The world of dairy is very good at the moment, strong demand in the world, good prices which enable us to cover the increased prices of feed and fertilizer and fuel (when the Government is not preventing us from getting any). Growth in this country’s household purchasing has been strong, with an increase of 10 per cent over the last 4 years in cheese for example.
Dairy is exceptional value and incredibly healthy of course, and delicious, especially if you ignore the rubbish about fat and experience the full taste of full fat dairy products, which are far better for you.
As a Sainsbury’s supplier, I have been voting on the negotiated offer to have my milk price based on the cost of production.
A model has been drawn up, incorporating the costs associated with the costs of producing milk, with a regular review on those costs that dominate and are becoming increasingly volatile in this uncertain and fast moving world. All the Sainsbury’s dairy farmer suppliers voted last week, and we need a two thirds majority in favour of the new proposal in order to have it implemented.
As far as I am concerned it is a ‘no-brainer’; given that the UK price of milk for the best part of 80 years (since before the Milk Marketing Board was invented, during its tenure, and since); has been near the bottom of the European price table, and often below the average cost of production Its no secret which way I voted!
I am pleased to see that consumer awareness and confidence in the ‘Red Tractor’ continues to increase. Even more important is the fact that more consumers know what it stands for, and that six in 10 shoppers are influenced by the logo.
Food safety and traceability, knowing where one’s food comes from, is the main reason given by shoppers, and the biggest group with the biggest increase in Red Tractor shopping, are families with children. Looking at the retail market as a whole, I see that China has now overtaken the USA as the biggest grocery market in the world; £607 billion (USA £572 b), with growth forecasted to push China further ahead in the next three years. The ‘BRIC’ countries (Brazil, Russia, India, and China) are all in the top five, with the UK grocery market in 8th position worth £162 billion.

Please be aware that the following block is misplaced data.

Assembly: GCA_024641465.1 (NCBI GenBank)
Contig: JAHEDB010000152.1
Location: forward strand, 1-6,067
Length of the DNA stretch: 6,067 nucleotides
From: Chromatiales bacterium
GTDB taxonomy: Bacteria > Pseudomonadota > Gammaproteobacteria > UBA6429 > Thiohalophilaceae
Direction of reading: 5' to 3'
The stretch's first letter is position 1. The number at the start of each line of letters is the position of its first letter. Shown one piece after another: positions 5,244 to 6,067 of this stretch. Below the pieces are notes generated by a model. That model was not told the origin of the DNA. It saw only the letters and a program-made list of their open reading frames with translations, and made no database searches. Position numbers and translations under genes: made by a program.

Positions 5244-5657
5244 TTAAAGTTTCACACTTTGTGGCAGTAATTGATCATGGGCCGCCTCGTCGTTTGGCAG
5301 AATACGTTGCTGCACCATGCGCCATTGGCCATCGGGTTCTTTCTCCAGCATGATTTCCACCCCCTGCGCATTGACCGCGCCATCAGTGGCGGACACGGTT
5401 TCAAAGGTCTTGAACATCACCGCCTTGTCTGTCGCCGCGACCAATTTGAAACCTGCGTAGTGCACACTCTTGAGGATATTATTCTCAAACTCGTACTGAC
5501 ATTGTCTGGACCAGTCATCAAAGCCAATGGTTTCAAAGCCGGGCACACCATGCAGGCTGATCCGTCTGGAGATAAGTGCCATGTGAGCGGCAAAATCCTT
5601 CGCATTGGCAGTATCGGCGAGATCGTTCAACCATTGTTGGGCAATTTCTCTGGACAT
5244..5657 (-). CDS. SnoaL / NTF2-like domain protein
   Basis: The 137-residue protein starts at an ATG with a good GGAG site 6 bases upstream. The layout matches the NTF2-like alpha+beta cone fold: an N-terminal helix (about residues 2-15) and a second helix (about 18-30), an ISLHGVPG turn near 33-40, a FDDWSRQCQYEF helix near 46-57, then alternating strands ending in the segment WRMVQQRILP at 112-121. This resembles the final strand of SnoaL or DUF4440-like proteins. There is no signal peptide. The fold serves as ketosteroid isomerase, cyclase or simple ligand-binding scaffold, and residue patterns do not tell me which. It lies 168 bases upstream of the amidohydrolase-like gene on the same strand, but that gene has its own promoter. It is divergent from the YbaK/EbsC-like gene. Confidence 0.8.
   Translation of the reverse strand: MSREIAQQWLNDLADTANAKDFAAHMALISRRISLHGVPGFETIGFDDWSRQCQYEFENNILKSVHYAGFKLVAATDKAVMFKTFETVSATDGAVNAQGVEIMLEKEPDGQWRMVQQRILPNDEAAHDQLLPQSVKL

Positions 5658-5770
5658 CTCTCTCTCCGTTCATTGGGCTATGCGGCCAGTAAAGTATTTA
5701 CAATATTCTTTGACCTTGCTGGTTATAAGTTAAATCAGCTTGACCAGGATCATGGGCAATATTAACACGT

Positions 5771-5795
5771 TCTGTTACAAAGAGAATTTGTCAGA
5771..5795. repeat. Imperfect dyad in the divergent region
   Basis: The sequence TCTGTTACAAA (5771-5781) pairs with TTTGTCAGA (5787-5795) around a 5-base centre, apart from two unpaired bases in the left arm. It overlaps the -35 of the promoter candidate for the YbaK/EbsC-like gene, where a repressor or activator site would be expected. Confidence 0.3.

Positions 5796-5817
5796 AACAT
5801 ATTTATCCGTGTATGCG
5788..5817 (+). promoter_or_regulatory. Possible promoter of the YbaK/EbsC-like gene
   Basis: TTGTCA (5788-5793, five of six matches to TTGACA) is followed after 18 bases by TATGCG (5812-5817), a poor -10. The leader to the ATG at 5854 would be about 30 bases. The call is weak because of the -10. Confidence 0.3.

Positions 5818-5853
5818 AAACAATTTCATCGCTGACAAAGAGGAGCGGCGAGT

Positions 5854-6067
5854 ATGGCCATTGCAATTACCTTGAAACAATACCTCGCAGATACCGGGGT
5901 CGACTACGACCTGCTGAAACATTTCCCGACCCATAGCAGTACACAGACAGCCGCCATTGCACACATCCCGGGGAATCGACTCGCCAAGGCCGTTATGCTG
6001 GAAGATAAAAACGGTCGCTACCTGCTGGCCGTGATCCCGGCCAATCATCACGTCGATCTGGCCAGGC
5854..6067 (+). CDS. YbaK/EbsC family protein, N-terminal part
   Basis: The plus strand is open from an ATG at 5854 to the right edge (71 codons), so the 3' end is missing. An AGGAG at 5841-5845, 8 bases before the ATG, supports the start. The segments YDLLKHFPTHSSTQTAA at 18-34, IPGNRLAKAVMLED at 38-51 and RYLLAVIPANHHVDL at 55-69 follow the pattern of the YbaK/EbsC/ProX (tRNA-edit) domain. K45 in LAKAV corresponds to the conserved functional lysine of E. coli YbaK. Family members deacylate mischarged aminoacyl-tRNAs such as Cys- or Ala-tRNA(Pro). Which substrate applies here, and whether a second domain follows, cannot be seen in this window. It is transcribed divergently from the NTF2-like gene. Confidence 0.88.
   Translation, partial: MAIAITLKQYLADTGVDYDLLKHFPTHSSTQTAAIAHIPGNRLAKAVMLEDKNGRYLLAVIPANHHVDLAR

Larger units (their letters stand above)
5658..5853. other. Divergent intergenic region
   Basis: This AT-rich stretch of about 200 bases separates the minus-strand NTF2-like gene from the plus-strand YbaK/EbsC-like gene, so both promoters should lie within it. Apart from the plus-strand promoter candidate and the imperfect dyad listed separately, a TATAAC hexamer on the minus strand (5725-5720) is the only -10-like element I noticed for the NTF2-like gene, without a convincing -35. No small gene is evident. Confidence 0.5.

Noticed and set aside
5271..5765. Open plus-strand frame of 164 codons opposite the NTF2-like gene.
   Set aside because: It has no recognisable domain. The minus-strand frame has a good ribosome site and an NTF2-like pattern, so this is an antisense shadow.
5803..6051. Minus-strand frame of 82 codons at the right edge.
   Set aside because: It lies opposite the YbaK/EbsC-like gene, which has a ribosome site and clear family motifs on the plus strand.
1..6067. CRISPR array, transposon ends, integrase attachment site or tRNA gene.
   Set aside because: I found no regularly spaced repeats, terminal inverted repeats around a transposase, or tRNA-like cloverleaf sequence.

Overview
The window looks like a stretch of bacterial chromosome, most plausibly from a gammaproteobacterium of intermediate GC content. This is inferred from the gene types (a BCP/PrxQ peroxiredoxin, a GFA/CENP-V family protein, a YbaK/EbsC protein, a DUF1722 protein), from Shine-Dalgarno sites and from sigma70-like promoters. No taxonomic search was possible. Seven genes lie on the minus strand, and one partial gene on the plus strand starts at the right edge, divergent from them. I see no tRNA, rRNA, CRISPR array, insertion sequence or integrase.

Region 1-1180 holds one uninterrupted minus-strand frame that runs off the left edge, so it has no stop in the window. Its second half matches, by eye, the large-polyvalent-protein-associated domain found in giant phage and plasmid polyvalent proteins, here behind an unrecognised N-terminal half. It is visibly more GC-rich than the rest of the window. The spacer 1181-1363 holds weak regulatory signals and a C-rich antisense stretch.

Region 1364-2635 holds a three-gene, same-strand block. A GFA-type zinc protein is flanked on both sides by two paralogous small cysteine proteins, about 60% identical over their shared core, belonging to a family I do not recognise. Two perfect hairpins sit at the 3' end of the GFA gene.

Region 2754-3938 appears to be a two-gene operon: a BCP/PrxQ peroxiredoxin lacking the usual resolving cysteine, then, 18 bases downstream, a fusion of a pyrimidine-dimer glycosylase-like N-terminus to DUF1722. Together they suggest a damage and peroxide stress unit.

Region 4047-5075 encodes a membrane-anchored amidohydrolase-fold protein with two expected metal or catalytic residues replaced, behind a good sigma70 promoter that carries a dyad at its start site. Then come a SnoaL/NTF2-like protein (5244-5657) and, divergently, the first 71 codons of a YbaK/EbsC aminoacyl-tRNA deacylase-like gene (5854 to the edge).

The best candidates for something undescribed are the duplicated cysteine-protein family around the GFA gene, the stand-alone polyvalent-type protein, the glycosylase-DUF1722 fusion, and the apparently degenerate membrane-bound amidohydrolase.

Reading Professor Tim Lang’s (Professor of food policy at City University London) article in the ‘Grocer’ magazine, where he blames speculators for driving food prices up and market volatility in particular, he makes a poignant observation regarding the importance of food and its effect on society.
Having chastised the Government for cuts to Working Tax Credit for low earners (212,000 working couples with children, earning less than £17 per annum), and the fact that a single unemployed parent has to live on a shrinking job-seeker’s allowance of £67.50 a week, Professor Lang spelt out what effects he expects to see on public health.
In his closing remarks, he sums up why food is so much more than just another commodity. ‘In public health, we foresee long-term damage from a vicious circle; bad food, bad living, bad educational performance, bad culture, drain on society. Next time you read of food prices going up here, don’t just think about low income countries, where 70 per cent of income may go on food. Think also about here, your shop, your street, your NHS costs’.